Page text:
To investigate whether GM-CSF expanded MDSCs are granulocytic or monocytic cells, we focused on CCR2 expression, as this chemokine is required for monocyte trafficking from the bone marrow and is not expressed on granulocytes (24). Furthermore, monocytic MDSCs have been shown to depend on CCR2-mediated signals for tumor trafficking (25). CCR2-specific antibodies have been reported but are not commercially available (26). Using a CCR2-GFP reporter mouse strain, we found that both CCR2+CD11b+ and CCR2−CD11b+ myeloid cells are systemically expanded by GM-CSF, with a preferential accumulation of CCR2+CD11b+ cells at the tumor site (Fig. 3A). As expected, sorting cells based on CCR2 expression concentrates a monocytic population (Fig. 3B). We next tested which population within the MDSC compartment contained suppressive function. We found that CCR2+CD11b+ myeloid cells purified from the tumor or spleen of mice with B16-GM tumors (but not B16 tumors) contained the CD11b+ cell fraction capable of suppressing T-cell proliferation, whereas CCR2−CD11b+ cells from either site or tumor model did not lead to significant T-cell suppression (Fig. 3C and not shown), suggesting that CCR2− cells do not contain a dominant MDSC population. Interestingly, CCR2+CD11b+ cells isolated from mice growing EL-4 thymoma, Eg7 (its ovalbumin-expressing counterpart) and TRAMP-C2 prostate tumors had similar suppressive function (Supplementary Fig. S1), but GM-CSF was not detected in the sera or tumor homogenates in these tumor model systems (Supplementary Fig. S2). Taken together, these data not only showed that a monocytic CCR2+CD11b+ myeloid cell is the relevant MDSC subset that is expanded, activated, and recruited to the tumor site by GM-CSF action but also that CCR2+MDSCs are expanded by other tumor types, suggesting that CCR2 expression can be applied more broadly to characterize monocytic MDSCs.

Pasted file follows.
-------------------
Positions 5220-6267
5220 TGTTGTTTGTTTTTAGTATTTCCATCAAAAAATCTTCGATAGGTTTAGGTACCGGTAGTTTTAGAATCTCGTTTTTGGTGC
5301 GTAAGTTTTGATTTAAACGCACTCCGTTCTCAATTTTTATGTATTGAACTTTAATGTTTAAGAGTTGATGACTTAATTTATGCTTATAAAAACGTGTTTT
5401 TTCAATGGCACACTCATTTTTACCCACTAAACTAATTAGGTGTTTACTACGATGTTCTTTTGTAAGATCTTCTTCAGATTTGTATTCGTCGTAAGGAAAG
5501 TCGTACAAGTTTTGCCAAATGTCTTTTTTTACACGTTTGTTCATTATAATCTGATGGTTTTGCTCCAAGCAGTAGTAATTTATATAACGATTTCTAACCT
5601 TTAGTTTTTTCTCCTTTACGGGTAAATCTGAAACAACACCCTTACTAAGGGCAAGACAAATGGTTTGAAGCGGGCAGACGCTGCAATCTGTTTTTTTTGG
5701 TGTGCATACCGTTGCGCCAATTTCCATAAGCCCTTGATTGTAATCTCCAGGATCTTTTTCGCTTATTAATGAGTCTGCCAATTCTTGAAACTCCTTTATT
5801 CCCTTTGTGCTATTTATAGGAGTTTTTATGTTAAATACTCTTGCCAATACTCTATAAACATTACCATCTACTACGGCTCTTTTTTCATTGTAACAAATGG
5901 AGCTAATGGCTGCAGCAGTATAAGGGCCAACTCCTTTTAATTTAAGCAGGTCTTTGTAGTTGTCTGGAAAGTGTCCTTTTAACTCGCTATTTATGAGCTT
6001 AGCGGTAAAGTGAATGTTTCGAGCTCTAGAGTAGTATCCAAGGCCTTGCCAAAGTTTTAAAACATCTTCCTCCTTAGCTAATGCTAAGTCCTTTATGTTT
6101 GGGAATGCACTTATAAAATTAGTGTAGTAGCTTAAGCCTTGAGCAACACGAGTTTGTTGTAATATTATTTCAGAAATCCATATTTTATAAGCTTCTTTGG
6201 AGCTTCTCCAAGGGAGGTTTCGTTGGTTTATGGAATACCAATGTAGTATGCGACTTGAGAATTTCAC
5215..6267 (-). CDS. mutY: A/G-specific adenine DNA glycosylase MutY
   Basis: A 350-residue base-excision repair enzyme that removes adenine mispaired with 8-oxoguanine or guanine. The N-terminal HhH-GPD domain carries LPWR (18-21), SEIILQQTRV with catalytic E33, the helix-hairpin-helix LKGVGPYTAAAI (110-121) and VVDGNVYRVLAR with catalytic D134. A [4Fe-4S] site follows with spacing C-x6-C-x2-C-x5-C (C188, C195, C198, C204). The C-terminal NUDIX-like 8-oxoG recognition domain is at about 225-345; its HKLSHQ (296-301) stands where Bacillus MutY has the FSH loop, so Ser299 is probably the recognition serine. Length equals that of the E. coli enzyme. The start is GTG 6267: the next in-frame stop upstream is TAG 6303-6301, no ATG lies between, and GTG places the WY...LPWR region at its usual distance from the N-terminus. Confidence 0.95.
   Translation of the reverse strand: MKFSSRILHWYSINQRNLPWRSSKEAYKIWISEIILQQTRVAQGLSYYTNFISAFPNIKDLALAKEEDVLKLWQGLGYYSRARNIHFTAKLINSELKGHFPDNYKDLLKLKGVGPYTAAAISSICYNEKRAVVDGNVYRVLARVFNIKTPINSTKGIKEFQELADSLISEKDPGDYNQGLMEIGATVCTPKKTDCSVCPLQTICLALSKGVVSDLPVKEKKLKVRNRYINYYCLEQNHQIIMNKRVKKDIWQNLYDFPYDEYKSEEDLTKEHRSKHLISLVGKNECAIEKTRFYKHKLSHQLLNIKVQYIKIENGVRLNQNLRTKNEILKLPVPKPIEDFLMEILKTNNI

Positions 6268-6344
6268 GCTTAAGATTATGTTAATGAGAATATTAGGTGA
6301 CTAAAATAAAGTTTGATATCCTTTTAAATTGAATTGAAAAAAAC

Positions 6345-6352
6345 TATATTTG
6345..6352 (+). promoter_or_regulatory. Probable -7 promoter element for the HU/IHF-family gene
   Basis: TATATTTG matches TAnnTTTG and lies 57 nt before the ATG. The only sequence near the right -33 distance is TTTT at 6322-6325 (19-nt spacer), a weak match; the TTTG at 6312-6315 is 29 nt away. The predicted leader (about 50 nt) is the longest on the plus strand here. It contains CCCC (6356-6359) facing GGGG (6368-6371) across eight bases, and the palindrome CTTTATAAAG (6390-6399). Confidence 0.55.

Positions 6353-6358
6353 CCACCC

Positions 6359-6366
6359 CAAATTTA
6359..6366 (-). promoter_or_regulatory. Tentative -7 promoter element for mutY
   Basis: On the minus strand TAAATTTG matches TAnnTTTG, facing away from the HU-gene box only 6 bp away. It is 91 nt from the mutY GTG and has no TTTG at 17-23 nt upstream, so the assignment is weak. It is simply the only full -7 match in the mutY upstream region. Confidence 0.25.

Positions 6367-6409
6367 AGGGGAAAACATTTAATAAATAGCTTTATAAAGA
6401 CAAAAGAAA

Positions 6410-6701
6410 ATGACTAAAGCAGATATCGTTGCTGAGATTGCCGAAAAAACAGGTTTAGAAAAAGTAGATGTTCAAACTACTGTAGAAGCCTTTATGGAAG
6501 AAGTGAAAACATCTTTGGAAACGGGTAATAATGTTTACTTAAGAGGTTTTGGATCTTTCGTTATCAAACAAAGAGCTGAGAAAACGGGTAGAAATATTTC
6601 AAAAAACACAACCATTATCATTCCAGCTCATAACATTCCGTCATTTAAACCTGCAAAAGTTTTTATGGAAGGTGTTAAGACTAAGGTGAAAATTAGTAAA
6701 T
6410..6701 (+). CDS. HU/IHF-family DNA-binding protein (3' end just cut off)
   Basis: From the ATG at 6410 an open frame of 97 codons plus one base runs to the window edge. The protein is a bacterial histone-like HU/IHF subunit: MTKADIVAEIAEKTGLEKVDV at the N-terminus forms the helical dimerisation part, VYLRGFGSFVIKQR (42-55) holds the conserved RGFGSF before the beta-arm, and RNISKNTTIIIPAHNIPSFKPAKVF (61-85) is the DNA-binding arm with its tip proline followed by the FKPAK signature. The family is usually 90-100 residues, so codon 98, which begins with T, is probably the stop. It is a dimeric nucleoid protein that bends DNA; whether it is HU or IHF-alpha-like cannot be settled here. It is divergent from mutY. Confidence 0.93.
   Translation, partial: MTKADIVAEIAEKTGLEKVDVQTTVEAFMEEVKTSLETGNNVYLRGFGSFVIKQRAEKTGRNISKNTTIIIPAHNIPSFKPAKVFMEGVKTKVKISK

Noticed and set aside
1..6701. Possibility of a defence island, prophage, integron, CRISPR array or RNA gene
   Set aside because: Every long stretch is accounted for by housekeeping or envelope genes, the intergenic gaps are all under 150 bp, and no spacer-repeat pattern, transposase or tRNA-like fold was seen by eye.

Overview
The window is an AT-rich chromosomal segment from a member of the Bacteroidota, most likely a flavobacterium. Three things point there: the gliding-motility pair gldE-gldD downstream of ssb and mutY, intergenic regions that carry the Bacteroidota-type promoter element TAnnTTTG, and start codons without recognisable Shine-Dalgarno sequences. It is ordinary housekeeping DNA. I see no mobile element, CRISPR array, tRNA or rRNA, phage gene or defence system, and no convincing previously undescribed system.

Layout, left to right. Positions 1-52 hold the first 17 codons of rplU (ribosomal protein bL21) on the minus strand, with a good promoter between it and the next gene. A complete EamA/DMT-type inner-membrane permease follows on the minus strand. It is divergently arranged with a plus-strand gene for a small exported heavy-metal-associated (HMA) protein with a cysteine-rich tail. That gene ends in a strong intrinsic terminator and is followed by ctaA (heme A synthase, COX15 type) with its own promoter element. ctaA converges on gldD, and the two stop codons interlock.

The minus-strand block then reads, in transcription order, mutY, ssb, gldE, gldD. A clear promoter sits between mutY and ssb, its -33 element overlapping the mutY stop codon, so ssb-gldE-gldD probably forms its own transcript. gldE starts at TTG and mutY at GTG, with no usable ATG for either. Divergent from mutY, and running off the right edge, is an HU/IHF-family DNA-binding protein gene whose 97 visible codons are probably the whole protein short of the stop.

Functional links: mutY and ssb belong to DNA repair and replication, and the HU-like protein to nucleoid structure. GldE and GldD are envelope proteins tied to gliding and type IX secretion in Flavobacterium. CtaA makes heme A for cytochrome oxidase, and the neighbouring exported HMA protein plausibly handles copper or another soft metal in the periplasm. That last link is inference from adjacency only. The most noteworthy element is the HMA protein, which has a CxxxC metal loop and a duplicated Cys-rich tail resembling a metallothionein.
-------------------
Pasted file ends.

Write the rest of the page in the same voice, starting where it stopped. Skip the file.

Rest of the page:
CCR2+MDSC inhibition of T-cell proliferation is both contact dependent and requires the function of arginase and iNOS